National Treasure #76: Not-Quite-Instant Replay

“Where’s our reprise?” we shouted, and my father’s American guest looked both confused and alarmed.

It was sometime in the 196os and we were watching some sporting event – likely baseball, in our house, but I don’t remember. As a call was disputed on the field, we hollered for the replay – “reprise” in French, just because.

In 1955, George Retzlaff, then producer of Hockey Night in Canada, experimented with a near-instant-replay technique using the technology he had available. I figure that this pioneering effort is worthy of notice: having the idea and proving its use in sports broadcasting was the big step, the rest was fine-tuning.

I note this innovation today, as the 2017 World Junior Championship begins. After all, what would TV hockey be without the reprise, instant or not-quite-instant?

You know how on long flights they remind you of where the emergency exits are, partway through the flight? Given that we’re halfway through this series, I thought I’d do something similar.

This is one of a series on Canadian national treasures ““ my sesquicentennial project. They reflect people (living and dead), places and things that I think are worth celebrating about our country, and are done in no order of precedence.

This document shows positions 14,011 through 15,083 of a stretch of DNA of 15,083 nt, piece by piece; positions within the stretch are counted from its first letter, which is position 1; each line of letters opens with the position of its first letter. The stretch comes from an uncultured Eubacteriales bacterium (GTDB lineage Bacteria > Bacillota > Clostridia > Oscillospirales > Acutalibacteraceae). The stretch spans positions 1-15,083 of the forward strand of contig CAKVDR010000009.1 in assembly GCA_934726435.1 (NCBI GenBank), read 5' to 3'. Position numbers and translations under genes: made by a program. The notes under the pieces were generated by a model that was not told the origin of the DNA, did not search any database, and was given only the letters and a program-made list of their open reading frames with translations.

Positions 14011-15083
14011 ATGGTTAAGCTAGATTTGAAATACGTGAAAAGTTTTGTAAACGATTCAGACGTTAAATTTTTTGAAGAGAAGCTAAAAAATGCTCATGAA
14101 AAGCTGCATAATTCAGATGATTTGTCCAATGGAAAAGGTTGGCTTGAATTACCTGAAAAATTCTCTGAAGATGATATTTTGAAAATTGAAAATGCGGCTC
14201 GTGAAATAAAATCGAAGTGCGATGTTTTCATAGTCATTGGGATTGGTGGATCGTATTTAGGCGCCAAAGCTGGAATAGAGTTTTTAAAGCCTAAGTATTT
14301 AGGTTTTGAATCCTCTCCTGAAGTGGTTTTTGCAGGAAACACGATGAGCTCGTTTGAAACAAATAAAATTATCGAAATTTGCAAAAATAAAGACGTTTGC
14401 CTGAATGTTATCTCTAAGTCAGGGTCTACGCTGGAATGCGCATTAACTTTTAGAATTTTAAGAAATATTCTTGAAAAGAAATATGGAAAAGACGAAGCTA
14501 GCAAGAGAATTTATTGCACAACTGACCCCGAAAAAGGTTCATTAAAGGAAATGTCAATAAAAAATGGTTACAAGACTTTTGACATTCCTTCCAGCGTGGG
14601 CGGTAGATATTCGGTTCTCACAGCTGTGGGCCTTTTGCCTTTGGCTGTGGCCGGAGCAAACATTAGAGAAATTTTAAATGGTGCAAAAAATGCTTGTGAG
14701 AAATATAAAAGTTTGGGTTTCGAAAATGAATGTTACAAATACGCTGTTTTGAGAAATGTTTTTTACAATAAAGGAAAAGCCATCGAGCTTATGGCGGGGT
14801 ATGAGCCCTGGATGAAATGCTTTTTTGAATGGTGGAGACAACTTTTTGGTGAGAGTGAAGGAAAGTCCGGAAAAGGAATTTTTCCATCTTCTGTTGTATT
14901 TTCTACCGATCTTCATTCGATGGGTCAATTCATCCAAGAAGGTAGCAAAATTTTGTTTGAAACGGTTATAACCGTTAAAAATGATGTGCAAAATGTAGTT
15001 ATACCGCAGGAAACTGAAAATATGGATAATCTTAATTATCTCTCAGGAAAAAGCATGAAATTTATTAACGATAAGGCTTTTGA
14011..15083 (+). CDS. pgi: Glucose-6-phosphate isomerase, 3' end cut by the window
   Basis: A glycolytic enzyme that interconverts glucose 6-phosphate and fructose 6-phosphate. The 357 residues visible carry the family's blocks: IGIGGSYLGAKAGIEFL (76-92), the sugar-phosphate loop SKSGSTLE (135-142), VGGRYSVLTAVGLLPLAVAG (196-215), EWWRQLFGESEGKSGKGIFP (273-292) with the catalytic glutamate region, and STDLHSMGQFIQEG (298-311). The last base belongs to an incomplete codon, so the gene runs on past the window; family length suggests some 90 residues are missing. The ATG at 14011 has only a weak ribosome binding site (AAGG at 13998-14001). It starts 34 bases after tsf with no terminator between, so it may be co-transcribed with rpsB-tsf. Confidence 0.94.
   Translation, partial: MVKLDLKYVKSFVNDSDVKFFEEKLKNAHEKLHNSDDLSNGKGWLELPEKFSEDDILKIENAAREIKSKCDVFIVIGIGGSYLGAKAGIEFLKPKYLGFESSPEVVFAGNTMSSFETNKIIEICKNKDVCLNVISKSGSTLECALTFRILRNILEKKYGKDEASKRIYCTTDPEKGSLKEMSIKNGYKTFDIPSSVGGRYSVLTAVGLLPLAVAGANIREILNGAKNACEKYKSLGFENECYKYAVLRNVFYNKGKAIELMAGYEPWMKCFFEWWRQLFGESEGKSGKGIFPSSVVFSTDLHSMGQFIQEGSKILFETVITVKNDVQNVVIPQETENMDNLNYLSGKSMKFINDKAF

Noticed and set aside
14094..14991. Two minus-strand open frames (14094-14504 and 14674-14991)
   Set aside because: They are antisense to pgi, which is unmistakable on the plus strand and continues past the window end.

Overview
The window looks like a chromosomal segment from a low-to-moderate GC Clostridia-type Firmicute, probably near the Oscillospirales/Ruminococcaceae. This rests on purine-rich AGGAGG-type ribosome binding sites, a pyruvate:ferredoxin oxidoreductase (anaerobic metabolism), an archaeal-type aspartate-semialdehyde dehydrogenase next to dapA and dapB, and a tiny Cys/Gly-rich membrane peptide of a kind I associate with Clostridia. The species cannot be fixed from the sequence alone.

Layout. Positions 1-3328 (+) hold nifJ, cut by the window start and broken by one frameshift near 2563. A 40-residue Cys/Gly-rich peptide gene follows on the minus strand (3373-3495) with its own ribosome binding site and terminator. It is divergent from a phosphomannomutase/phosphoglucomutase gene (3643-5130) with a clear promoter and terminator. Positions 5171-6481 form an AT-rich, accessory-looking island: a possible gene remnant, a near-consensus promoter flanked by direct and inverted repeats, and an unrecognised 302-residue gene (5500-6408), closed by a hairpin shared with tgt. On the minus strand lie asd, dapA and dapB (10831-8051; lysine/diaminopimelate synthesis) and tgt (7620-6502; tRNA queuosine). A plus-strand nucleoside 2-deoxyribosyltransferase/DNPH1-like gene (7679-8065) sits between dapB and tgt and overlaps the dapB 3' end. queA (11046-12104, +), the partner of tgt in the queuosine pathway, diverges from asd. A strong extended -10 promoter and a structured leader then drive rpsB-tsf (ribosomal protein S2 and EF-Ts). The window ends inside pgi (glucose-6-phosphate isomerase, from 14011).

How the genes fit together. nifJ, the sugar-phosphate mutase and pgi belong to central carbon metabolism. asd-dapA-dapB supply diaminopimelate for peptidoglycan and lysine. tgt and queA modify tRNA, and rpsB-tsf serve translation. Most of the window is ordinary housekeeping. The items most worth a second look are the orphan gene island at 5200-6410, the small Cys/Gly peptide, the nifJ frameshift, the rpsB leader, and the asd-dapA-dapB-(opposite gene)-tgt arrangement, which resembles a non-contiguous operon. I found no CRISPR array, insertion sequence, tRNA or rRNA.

This entry was posted in Laughing Frequently, Through Canada and tagged . Bookmark the permalink.

2 Responses to National Treasure #76: Not-Quite-Instant Replay

  1. JimTaylor says:

    As I noted in my Christmas day column — promotion plug there — surely that’s the difference between reality and virtual reality — reality (i.e., life) has no rewind button, no instant replays. What’s done is done. The closest we come to a replay is talking about it afterwards…. and for some people, talking about it endlessly. Hmm, perhaps trapped in a feedback loop, like “Groundhog Day”?
    Jim T

    • Isabel Gibson says:

      Jim T – I think this column is a closer fit, but in any event, I take your point. As an Australian tour guide told us, although she certainly hoped we’d see Uluru lit up by the sunset, there were no guarantees. “This isn’t television,” she concluded.

Comments are closed.